Flexibility in retirement is welcome, but not if it is driven by poverty

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The Independent Online

It is potentially one of the biggest changes in the social map of Britain for decades. According to the Office for National Statistics, there are now more than one million people of state pensionable age in paid employment and the over-60s constitute the only age group in the country whose rate of employment is rising.

It is potentially one of the biggest changes in the social map of Britain for decades. According to the Office for National Statistics, there are now more than one million people of state pensionable age in paid employment and the over-60s constitute the only age group in the country whose rate of employment is rising.

At first glance, this is exciting news. Qualifying for the state pension, it seems, no longer disqualifies people from working. People are not only living longer, but are healthy enough to work beyond the age designated by the state for retirement. Here is the proof that the onset of "old age" comes later than it used to. All those doom-laden forecasts that longer life expectancy will automatically entail longer dependence on the state and higher health costs may yet be proved wrong. Older people are working their passage.

Often they are doing more than that. Remaining in the workforce for longer is allowing hundreds of thousands of people to enhance their standard of living. Some are simply staying in their jobs past retirement age. Others, more enterprisingly, are seizing new opportunities to switch to something they had always wanted to do. Others are cheerfully downshifting. If this were the whole truth, it would be unalloyed good news - a tribute to the flexibility and diversity of the British economy that has fostered a wide variety of new occupations and ways of working.

We cannot fully embrace this huge social change, however, without knowing much more about the people who continue to work and why they are choosing to do so. If it is because they enjoy their work and want to enhance an already acceptable standard of living, this is one thing. It is quite another if people are working into their late 60s or 70s, perhaps despite indifferent health, because this the only way they can make ends meet.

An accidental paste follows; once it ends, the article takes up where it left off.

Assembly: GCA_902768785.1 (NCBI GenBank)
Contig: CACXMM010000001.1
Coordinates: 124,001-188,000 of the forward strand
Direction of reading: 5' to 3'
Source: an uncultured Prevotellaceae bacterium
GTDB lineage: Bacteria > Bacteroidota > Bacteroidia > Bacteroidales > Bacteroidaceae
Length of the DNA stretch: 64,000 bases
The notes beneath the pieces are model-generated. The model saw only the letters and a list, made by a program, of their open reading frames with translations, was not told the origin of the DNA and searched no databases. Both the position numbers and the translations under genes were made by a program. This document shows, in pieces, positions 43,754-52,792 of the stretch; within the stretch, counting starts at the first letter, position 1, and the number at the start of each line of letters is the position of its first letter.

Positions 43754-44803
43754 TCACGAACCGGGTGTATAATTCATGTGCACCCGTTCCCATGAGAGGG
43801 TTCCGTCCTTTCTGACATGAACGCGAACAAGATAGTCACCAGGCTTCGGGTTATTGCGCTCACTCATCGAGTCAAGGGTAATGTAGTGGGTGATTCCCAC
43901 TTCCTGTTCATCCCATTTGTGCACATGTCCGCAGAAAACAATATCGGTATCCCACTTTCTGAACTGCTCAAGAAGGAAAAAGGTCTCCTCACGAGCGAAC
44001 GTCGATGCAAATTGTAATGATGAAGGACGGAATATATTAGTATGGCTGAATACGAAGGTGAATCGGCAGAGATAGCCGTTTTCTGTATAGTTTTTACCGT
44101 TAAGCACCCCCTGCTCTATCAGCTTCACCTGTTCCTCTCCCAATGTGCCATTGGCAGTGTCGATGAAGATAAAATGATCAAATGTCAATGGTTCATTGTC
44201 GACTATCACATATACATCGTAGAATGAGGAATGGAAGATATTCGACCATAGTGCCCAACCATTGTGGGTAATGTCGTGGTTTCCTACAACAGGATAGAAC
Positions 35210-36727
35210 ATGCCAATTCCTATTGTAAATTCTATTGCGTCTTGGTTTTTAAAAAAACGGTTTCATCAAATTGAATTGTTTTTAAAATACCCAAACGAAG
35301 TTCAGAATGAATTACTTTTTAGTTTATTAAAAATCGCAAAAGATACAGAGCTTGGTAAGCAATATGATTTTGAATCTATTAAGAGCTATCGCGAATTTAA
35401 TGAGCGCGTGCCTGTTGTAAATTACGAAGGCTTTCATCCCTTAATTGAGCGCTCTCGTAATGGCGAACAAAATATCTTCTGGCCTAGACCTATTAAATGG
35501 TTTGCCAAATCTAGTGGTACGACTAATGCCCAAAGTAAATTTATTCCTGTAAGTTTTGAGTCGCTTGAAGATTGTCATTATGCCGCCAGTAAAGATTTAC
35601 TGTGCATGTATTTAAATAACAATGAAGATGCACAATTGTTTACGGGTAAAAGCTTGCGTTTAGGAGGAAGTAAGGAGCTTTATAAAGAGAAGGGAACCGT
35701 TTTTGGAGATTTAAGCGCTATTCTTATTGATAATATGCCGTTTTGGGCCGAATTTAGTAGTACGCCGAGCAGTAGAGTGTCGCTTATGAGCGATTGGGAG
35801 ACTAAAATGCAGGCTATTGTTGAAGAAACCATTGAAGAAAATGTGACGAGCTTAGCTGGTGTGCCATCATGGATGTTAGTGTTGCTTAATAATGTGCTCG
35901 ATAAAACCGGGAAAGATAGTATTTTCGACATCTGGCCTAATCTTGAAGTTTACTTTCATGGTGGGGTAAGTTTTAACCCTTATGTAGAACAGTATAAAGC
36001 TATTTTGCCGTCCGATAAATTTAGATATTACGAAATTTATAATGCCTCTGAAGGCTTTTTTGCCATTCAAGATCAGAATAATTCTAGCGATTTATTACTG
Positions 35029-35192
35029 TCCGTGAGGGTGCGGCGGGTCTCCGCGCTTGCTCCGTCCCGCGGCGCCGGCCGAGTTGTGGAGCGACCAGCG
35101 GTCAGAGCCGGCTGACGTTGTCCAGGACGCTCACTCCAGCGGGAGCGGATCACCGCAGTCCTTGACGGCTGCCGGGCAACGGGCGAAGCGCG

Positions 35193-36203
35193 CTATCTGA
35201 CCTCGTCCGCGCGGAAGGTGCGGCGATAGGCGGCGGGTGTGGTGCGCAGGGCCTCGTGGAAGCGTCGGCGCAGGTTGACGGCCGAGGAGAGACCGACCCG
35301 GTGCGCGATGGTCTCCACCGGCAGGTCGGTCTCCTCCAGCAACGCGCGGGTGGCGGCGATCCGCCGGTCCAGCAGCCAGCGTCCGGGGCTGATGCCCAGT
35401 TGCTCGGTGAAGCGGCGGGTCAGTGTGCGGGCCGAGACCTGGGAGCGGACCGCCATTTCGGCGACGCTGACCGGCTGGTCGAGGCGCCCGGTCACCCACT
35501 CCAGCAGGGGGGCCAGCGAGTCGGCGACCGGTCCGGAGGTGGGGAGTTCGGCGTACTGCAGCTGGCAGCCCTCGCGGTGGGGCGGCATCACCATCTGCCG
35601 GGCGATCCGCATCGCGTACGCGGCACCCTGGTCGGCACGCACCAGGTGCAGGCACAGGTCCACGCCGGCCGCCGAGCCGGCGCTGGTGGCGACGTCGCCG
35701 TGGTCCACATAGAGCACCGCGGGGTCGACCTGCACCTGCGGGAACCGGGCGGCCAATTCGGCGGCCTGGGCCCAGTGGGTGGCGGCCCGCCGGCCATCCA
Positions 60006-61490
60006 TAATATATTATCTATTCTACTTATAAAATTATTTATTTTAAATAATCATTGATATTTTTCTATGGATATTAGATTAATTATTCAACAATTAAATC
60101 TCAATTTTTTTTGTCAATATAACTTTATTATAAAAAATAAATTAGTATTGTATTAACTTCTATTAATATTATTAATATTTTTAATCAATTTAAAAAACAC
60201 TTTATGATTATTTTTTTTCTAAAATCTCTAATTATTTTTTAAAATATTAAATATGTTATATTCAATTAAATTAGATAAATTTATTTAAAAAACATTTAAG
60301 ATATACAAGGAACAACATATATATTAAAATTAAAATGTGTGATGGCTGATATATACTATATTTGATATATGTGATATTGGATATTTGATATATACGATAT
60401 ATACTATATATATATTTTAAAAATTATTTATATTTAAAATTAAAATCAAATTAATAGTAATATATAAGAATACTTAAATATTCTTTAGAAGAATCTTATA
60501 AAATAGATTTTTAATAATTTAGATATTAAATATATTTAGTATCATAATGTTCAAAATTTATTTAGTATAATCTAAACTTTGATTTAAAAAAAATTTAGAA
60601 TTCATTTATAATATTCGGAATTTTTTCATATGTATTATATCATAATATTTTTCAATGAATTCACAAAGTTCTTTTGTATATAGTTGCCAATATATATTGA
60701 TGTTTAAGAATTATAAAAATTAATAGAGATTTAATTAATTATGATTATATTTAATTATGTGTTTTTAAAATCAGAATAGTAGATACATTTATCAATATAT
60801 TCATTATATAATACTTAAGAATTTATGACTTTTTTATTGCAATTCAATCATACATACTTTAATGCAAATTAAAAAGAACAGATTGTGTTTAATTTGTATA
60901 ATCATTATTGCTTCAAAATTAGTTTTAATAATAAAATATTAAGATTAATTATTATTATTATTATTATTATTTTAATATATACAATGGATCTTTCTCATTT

There may be many reasons for this. It could be because so much of their income is spent on housing, because their endowment has failed to pay off the mortgage, because their private pension scheme has yielded only disappointing returns, or because they took time out to care for children or an elderly relative and this has affected their state pension entitlement. But if people are having to work, rather than wanting to work, then the shift towards an older workforce is less a tribute to our vibrant economy than a sad reflection of the meagre protection it affords to those ordinary workers who have looked forward to their retirement.

Given the longer life expectancy of women than men and lengthening life expectancy generally, there is no reason to challenge the premise of equal retirement ages for men and women. There is no reason either to discourage the trend towards greater flexibility in retirement ages and arrangements. These developments must, however, be accompanied by real guarantees for those whose jobs have required hard physical labour or whose health does not permit them to work beyond the age when they qualify for the state pension.

The Government must also resist the temptation to base its future pension calculations on the assumption that most people will work beyond retirement age, a move that could have the effect of penalising those who choose not to. For those who want to work longer, the legislation banning age discrimination - to come into force in two years' time - is overdue.

But attitudes also need to change. While there are signs that the pervasive quest for youth in the workplace may be starting to change, older workers should not be left to feel that they have been written off once they are past 50. One disturbing aspect of recent studies is that employed pensioners are generally paid less and in lower status jobs than younger colleagues. There is a place for experience, just as there is a place for youth and change, and both have their value. The ONS figures show that the pattern of employment is shifting. We must make sure that it shifts in a way that does not produce a new class of elderly working poor.

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